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ERIC Number: ED499235
Record Type: Non-Journal
Publication Date: 2007-Nov
Pages: 37
Abstractor: ERIC
Reference Count: 46
Examining District Guidance to Schools on Teacher Evaluation Policies in the Midwest Region. Issues & Answers. REL 2007-No. 030
Brandt, Chris; Mathers, Carrie; Oliva, Michelle; Brown-Sims, Melissa; Hess, Jean
Regional Educational Laboratory Midwest
This descriptive study provides a snapshot of teacher evaluation policies across a demographically diverse sample of districts in the Midwest Region. It aims to lay the groundwork for further research and inform conversations about current policies at the local, district, and state levels. Specifically, this study examines district evaluation policy documents for evidence of 13 common teacher evaluation practices. In general, district policy documents were more apt to specify the processes involved in teacher evaluation (who conducts the evaluation, when, and how often) than they were to provide guidance for the content of the evaluation, the standards by which the evaluation would be conducted, or the use of the evaluation results. District policies also varied in how specific they were, though the tendency was to be less, rather than more, specific for the 13 evaluation practices examined. Two-thirds of the district teacher evaluation policy documents provided guidance for fewer than half of the 13 practices. No policies specified more than 10 evaluation practices, and nearly 16 percent reflected none of these practices. The most commonly referenced practice was how often evaluations are to be conducted (67 percent), followed by what evaluation tools are to be used (59 percent) and what methods are to be used (49 percent). The study also finds that Midwest Region districts evaluate teachers primarily to help decide whether to retain or release new teachers. School principals and administrators do most of the evaluations and, at the district's direction, focus on beginning teachers. Beginning teachers are typically evaluated two or more times a year, and experienced teachers just once every two or three years. Several other patterns emerge from the findings: (1) Many district policies distinguish between beginning and experienced teachers unsatisfactory evaluations; (2) Few policies spell out consequences for unsatisfactory evaluations; (3) Few districts reference using resources or guidance to support evaluations; (4) Most evaluations are summative reports used to support decisions about retaining teachers and granting tenure, rather than for professional development; (5) Few district policies require evaluators to be trained; (6) Vague terminology leaves evaluation policies open to interpretation; and (7) The specificity of policy and procedures varies across districts. The following are appended: (1) Methodology; (2) Study findings by research question; (3) Description of teacher evaluation study stratified random sample; (4) Summative teacher evaluation form; and (5) Formative teacher evaluation form. (Contains 10 tables, 2 boxes, and 1 note.) [This report was prepared for the Institute of Education Sciences (IES) by Regional Educational Laboratory Midwest administered by Learning Point Associates.]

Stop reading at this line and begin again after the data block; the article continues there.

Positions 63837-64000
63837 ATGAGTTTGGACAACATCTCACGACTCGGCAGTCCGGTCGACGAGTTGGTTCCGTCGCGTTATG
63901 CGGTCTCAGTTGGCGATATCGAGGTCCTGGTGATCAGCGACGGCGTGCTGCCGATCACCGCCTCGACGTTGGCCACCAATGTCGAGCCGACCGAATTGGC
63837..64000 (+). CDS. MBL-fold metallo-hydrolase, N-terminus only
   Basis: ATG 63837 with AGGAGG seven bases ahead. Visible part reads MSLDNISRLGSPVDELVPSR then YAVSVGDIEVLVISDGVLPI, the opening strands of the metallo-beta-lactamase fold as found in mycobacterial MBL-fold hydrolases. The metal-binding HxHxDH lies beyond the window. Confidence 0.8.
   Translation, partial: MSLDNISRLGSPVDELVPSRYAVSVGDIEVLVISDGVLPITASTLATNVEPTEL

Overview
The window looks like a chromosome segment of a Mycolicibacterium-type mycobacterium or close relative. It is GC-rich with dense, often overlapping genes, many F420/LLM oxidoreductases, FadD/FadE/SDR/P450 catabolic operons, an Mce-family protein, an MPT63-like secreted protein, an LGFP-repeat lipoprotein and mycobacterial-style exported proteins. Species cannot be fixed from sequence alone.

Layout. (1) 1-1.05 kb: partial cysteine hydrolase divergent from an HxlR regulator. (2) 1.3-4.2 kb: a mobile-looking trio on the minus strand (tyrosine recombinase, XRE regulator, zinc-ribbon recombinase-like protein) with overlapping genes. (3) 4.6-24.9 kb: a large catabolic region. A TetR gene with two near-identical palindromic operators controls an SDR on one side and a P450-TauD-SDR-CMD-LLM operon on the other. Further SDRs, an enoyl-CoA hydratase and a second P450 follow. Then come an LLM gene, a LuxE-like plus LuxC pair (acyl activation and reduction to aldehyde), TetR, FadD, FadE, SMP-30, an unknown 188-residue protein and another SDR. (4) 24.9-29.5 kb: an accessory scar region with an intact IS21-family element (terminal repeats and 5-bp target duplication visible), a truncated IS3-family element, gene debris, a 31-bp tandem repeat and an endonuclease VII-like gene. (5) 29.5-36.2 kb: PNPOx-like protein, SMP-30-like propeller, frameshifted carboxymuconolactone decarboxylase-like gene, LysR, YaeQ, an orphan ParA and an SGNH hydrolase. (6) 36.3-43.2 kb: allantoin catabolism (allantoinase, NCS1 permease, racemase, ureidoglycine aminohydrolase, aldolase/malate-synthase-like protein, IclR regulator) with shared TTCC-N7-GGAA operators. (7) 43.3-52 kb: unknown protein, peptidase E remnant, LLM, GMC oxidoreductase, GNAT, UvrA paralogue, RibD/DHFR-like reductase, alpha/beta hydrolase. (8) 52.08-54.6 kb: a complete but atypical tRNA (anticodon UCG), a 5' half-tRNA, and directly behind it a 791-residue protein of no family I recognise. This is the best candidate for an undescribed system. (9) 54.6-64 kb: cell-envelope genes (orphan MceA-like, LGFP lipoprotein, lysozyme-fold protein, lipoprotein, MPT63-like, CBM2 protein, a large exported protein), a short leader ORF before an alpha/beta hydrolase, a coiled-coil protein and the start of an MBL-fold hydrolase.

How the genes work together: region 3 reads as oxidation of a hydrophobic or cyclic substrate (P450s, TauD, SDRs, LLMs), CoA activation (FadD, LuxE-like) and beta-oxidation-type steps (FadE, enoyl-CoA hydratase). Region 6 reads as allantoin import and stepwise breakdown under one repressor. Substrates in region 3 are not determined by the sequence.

Regional Educational Laboratory Midwest. 1120 East Diehl Road Suite 200, Naperville, IL 60563. Tel: 866-730-6735; Fax: 630-649-6700; e-mail:; Web site:
Publication Type: Reports - Descriptive
Education Level: Adult Education
Audience: N/A
Language: English
Sponsor: Institute of Education Sciences (ED), Washington, DC.
Authoring Institution: N/A
IES Funded: Yes